Electricity is an important source of commercial energy. In recent years increased price of electricity has raised many socioeconomic and political issues. Although, there are any reasons for rise in the price of electricity but this article high lights the cascading effects of taxes in power sector.
The power sector should be included in the GST scheme. Set-off for the taxes paid across all the processes / activities in the power sector should be confirmed. It will reduce the cost of power projects. Consequently, cost of generation and distribution of electricity will also come down. It will stimulate the Indian industries since power is a significant input in the process of production of goods and services. Reduced cost of generation and distribution of electricity will improve the profitability of power projects. Profitability in this sector will generate the scope of new investment into this sector.
Government through 122th amendment to the Constitution of India on 19.12.2014 introduced, The Constitution (One Hundred & Twenty Second Amendment) Bill, 2014 in Parliament with a focus on setting up GST council for smoother, faster and hassle free implementation of Goods & Service Tax (GST). As per the clause No. 12 of these proposed bill a new article shall be inserted vide Article No. 279A in the Constitution by the order of President within 60 days of commencement of The Constitution (One Hundred & Twenty Second Amendment) Bill, 2014.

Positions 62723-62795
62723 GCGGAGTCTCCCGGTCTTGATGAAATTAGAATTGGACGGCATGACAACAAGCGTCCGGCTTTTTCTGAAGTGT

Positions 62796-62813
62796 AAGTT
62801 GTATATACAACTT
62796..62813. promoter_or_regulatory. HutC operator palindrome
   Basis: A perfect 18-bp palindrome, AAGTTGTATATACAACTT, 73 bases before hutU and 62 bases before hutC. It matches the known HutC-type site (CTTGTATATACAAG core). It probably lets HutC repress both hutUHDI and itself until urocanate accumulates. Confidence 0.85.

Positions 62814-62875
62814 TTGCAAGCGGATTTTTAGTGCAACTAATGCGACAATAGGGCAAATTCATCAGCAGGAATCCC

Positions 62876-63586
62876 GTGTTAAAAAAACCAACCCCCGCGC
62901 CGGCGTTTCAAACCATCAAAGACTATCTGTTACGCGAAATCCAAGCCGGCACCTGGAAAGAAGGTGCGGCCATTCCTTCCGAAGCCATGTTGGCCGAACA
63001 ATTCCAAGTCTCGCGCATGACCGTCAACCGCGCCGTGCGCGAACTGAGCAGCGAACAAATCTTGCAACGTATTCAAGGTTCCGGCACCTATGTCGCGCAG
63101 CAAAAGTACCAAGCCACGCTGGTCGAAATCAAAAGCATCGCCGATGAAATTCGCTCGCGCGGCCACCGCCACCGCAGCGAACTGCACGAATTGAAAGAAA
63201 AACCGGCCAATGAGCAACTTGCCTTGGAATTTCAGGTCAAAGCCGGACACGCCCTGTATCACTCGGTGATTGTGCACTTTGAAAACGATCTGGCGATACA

In the proposed bill various entries in Union and State lists of Schedule VII have been deleted. But no change or amendment is proposed for entry no. 53 of State List which deals with Taxes on the consumption or sale of electricity which has major impact on Sales and Purchase of Electricity in the country. Power sector plays a vital role in economy and keeping it out of GST scope will affect economy adversely as it has cascading effects of taxes.